From the July 2001 issue of Entrepreneur

To grow HeartWise, her Chicago restaurant, into a nationally recognized chain, Rosemary Deahl must first deal with the sad memories of once-hopeful restaurateurs who tried and failed to turn their concepts into nationwide success. Deahl's goals may be lofty, but she's certain her restaurant's healthy, high-quality fast food has the right combination to avoid the fate of similarly structured concepts hurt by rapid growth and weak corporate infrastructure.

When Deahl and her management team first sought financing, they approached angel investors and noted Chicago restaurant consultants, who liked the concept but questioned its national appeal. Undaunted, Deahl is now trying her luck with the venture capital market, but she's finding the going is tough there, too.

To attract the funding that's eluded her so far, Deahl's business needs to be in tip-top shape. So we at Entrepreneur sought the advice of two experts who pointed out those stubborn areas that need help. Izzy Kharasch owns Hospitality Works, a restaurant consulting firm in Lincolnwood, Illinois. Rod Guinn is a senior banker for the Restaurant Group with FleetBoston Financial in Boston. While both agree Deahl's concept has significant growth potential and say HeartWise's profitable operating model is especially inviting, their trained eyes have found a few trouble spots.

What's Wrong

The area both consultants explored was profitability. "[Deahl's] $50,000 profit represents about 4.7 percent profitability," says Kharasch. "It's possible with the current numbers and operations to double [that figure]."

Unfortunately, the company faces three cash-flow constraints. First, rent eats up 16 to 17 percent of profits. That's a big cut of the take, but nothing can be done about the high cost of commercial space except move, and that would cost customer loyalty. Luckily, the other problems have workable solutions.

The second obstacle is HeartWise's operating hours: weekdays 6 a.m. to 5 p.m. At Guinn's suggestion that she try to capture dinner takeout business, Deahl says she tried staying open an hour later, but it wasn't cost-effective. Now she and her team are exploring the possibility of prepackaged meals.

Third, the restaurant is at capacity in terms of the number of customers it can efficiently serve. But that doesn't mean it's at capacity in terms of how many sales it can make. Kharasch felt cashiers weren't upselling enough and confusing customer traffic patterns might be costing Deahl potential return customers. "You had a great chocolate cupcake but nobody offered it, and we were out of line by the time I saw it," he comments, "but if you could increase each order 25 cents a day, it would add $9,000 profit annually."

Righting It

Even if HeartWise manages to gather a bigger helping of profits, is approaching VCs the best way to look for funding? "There are advantages to going to venture capitalists," says Kharasch, noting that VCs are willing to take bigger risks-a plus in an industry considered high risk by any standard. "But often, they'll take more than 51 percent ownership." VCs could conceivably fire all the partners, leaving Deahl without a business or the opportunity to recoup her investment. She would have to seriously ask herself whether she's willing to give up that much ownership in an opportunity that she's already put so much of her life and money into.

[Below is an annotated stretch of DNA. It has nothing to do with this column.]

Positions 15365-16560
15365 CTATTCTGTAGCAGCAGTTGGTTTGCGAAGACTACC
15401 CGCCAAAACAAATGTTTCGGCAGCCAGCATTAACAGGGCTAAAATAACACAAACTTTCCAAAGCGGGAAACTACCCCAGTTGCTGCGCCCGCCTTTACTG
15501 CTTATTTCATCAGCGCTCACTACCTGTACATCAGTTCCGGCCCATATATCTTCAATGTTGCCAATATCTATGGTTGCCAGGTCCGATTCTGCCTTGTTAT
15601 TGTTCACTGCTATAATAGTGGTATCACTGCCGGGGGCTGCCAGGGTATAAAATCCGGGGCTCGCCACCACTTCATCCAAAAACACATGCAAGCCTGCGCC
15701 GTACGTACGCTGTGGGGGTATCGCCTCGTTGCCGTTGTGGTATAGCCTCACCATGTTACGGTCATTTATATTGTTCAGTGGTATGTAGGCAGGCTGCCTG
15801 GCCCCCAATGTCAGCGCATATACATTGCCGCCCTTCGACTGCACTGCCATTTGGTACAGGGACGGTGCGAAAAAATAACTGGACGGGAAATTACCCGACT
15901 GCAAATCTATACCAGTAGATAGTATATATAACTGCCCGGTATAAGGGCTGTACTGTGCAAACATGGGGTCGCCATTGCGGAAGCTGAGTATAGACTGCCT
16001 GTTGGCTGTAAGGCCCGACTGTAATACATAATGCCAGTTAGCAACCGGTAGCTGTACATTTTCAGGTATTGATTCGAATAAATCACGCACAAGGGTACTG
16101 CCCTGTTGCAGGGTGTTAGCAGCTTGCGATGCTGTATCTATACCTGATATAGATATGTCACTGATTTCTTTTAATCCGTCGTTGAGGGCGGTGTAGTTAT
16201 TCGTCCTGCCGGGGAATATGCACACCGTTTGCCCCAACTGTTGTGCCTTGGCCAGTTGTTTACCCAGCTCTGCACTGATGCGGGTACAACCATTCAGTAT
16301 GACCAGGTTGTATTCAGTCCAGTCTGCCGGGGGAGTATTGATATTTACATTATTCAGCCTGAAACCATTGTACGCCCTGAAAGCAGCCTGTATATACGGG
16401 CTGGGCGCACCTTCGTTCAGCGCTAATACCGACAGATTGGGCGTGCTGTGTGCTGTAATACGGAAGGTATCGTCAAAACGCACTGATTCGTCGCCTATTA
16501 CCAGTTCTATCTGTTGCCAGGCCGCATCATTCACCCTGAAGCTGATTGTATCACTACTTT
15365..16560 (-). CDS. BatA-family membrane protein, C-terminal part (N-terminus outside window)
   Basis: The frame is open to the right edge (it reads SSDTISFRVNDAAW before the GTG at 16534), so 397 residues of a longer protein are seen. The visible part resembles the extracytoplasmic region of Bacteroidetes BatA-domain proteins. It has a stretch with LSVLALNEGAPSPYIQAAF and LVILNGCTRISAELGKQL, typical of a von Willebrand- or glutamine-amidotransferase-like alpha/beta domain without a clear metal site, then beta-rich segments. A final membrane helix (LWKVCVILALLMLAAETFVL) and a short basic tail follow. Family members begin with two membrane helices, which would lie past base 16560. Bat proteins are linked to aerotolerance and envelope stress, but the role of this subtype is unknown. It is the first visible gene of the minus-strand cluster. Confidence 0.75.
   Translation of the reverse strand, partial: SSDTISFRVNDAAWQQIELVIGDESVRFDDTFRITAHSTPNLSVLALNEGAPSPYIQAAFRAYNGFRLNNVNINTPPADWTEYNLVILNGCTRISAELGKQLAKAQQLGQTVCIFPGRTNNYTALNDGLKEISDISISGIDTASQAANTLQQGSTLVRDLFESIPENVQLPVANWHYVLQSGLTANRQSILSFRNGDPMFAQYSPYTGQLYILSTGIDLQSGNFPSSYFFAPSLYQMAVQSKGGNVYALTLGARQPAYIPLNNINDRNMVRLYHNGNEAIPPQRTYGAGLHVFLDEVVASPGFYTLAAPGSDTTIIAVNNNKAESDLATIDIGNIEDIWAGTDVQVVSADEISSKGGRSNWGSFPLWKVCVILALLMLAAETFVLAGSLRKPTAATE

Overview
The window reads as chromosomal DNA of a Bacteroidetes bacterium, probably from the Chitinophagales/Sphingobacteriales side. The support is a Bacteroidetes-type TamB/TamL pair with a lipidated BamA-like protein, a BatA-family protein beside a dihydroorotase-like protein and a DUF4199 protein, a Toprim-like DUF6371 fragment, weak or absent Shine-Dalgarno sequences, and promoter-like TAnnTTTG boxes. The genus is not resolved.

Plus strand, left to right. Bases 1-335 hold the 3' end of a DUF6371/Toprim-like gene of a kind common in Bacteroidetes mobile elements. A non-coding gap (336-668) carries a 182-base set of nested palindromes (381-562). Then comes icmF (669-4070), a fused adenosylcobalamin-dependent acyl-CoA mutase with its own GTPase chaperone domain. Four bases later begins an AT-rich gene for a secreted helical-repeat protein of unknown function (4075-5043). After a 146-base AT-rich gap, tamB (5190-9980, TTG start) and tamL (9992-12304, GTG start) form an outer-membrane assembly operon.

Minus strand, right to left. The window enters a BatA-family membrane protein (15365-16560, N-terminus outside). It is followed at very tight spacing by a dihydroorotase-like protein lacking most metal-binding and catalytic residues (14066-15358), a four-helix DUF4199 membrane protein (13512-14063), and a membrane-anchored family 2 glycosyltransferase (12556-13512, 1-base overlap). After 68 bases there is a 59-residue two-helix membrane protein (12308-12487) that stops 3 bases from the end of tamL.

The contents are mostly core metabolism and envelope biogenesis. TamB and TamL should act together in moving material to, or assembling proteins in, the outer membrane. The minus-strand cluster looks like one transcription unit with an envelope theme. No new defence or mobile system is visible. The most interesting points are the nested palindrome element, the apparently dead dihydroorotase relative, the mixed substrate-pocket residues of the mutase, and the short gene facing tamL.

Deahl is also caught in the Catch 22 of needing funding to grow in an industry where the money goes to those who already have some experience with expansion. "Venture capitalists have a different take on restaurant and retail investments," says Guinn. "For technology and products, they tend to believe the appropriate time for investment is at the drawing-board stage. For retail and restaurants, [they] prefer more of a track record, [which] can range from five to 30 stores to operations in three different geographic locations."

So how can Deahl get the money to build HeartWise to the five stores she needs to attract venture capitalists? Guinn suggests she hit up angels again, but he adds one tip: Go to people who know the business. Investors not familiar with typical restaurant profit margins may not discern the potential in HeartWise's model. Guinn says, "[Approach] somebody successful in the restaurant industry, whether they're retired and wishing they had a new brand to play with or still operating a restaurant chain but looking for another place to play."

Guinn suggests that Deahl look for angels at restaurant conferences. "Walk around, shake hands, and carry a one-pager about your business," he says. "The goal is, for every 15 people you annoy, one will take you seriously." He points to investor funds as another option. Capital Across America and Isabella Capital help women-owned firms.

Kharasch told Deahl one possible angel is sitting right in HeartWise's store. "You have Seattle's Best signage in the store," he says. "I [might] approach them about some type of partnership or being a participant in opening other stores, once the concept is where you want it. Look at them as a potential investor."

Regardless of where Deahl looks for money, what's most important is proving investors can get a good return from her company. "If you were my client," Kharasch advises her, "our goal would be to have a well-oiled machine."

Who: Rosemary Deahl, 47, founder and CEO
What: HeartWise Express, a Chicago restaurant that touts high-quality fast food, opened in 1996.
Money Matters: Deahl wants to expand from a single restaurant into a national chain. She seeks $5 million to develop up to eight stores that will serve as a springboard for future growth.
The Numbers: 2000 revenues: $1 million. 2000 profit: $50,000. Projected annual growth: 4 percent. Deahl and her husband, David, have invested $2.5 million of their own money in HeartWise.


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